In many cases where a self-driving car makes a counterintuitive maneuver, the vehicle’s AI is encountering an edge case and is unsure how to proceed. Experts say an L5 car will need to learn as it is driving, not only sensing its environment and making decisions based on its training, but also deriving inference and meaning from that data. The complete process requires a sensor suite, high-performance heterogenous processing systems, complex software algorithms, and low-power in-car learning. Some of these elements have yet to be invented.

Vehicle challenge: low-power AI
Could bug brains offer a path forward for self-driving vehicles? At least one company believes so. U.K.-based startup Opteran recently raised $12 million in funding for low-power autonomous AI technology inspired by insect neurobiology.

“We don’t do statistical pattern matching,” said Opteran CEO David Rajan. “There’s no machine learning or deep learning here.” Instead, the technology filters information at the sensor level using proprietary algorithms. The company’s initial focus is visual navigation, a focus that eventually will expand to machine decision-making, hyperspectral vision, image recognition, and dynamic learning-based environmental inputs.

James Marshall, Opteran’s chief scientific officer, said the insect model means the technology uses relatively low-definition cameras, a standard FPGA, and doesn’t incorporate spiking neural networks (SNNs). “The theory is that’s how human brains do it, so that must be the key to scaling up large AI networks. But in our approach we don’t need to use that kind of specialist hardware because it’s not the spikes that matter, per se. In fact, some of the neurons don’t spike at all in insects. Some of the behavior in human neurons may have more to do with keeping the cell itself alive than anything related to computation.”

Insects also don’t have particularly high-resolution vision, Marshall noted, which means information can be processed quickly. “Small amounts of information are sampled, and missing information is filled. Also, if you extract the right information from the sensor level, you don’t need such a heavyweight computation. Avoiding bumping into things, for example, can be done with an efficient computation, which we can deploy on an FPGA at up to 10,000 frames per second because we throw away a lot of the information. That’s inspired by the honeybee visual system.”

Marshall explained this is essentially optic flow estimation for collision avoidance. The process allows for relatively low power usage. The company’s robotic development kit, for example, draws less than a watt of power.

The real test of Opteran’s technology will be whether or not it is embraced by automotive OEMs. That remains to be seen.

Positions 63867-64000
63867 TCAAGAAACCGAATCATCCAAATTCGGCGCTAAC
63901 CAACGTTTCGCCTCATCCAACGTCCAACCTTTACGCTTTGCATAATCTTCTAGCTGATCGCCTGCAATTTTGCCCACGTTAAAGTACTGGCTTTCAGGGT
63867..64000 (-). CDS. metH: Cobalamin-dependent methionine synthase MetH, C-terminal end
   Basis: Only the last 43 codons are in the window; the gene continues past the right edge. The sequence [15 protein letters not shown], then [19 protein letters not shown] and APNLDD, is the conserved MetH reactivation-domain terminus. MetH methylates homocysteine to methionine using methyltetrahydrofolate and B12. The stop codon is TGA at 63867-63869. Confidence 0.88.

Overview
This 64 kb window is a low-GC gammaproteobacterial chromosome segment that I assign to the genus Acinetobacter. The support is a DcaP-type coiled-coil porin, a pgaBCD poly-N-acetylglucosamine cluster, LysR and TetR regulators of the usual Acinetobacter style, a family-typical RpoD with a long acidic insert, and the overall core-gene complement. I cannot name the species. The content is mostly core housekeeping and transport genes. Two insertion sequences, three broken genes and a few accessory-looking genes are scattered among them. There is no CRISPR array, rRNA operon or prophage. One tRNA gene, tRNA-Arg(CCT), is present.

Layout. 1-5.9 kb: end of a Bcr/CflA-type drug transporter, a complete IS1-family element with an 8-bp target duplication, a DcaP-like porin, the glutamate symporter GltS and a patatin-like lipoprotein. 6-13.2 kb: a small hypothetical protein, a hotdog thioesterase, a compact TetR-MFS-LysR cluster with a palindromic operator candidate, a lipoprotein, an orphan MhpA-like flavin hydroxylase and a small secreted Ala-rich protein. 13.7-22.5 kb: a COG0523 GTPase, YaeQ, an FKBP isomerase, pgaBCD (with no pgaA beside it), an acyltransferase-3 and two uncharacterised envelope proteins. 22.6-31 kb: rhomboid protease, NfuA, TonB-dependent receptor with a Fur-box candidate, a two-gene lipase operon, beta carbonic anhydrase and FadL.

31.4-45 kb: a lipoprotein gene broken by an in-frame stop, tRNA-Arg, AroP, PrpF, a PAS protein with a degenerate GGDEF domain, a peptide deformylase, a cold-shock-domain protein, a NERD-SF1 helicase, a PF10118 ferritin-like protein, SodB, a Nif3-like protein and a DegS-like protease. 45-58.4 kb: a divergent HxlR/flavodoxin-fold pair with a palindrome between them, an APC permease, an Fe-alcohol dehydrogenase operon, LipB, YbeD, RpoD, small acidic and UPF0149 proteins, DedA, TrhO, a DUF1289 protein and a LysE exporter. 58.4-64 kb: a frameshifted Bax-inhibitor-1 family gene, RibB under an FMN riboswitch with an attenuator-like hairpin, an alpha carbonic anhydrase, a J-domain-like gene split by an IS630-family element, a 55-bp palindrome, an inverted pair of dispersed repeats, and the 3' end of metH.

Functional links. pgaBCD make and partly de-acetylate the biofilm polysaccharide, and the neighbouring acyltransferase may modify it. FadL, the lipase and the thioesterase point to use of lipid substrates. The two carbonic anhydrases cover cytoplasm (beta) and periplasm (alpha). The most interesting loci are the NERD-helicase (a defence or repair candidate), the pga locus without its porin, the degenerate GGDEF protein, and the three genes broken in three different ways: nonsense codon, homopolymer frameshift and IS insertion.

Human challenge: trust and adoption
Certain L5 challenges aren’t about technology alone, but rather about the human response to technology. For example, aggressive driver behavior is called road rage, but is it robot rage if the aggressive behavior is directed toward a driverless vehicle?

Regardless of the terminology, reports of such incidents are on the rise as semi-autonomous cars become an increasingly common sight on city streets. On one occasion, a man waved a .22-caliber revolver at a self-driving van in Chandler, Ariz. In a separate instance, a taxi driver exited his vehicle and slapped the front window of a self-driving car in San Francisco, scratching the glass. Other individuals reportedly attacked driverless vehicles with rocks and sharp objects, or tried to run the cars off the road.

It is not clear what is motivating these attacks, though some experts say it is an expression of fear, anger, and lack of control within a rapidly changing society. And these are the same emotions automotive OEMs are facing from potential buyers of increasingly autonomous vehicles.

Fritz noted that 5G/6G-enabled customization and communication could be the keys to overcoming consumer reluctance, and described a car that can be customized to stream multimedia during a morning commute. Equally alluring is a car that would explain to passengers its decision-making process. “Imagine yourself sitting in the backseat, no driver in the front, and you say, ‘Car, why are you not turning right?’ It responds, ‘I can’t turn right because there’s an ambulance coming.’ It’s okay, and it relieves the human anxiety, which is a real impediment to the adoption of these vehicles.”

Methods of vehicle-to-pedestrian also are under consideration. Researchers in Japan conducted multiple studies around the usage of “animated googly eyes” on self-driving cars to show pedestrians what a vehicle is and is not sensing in its environment. In 2017, the researchers evaluated this idea in a VR environment, and found that pedestrians made safe street-crossing decisions more quickly and felt safer when the eyes were in place. A follow-up study presented in September of this year used robotic eyes and reported similar results.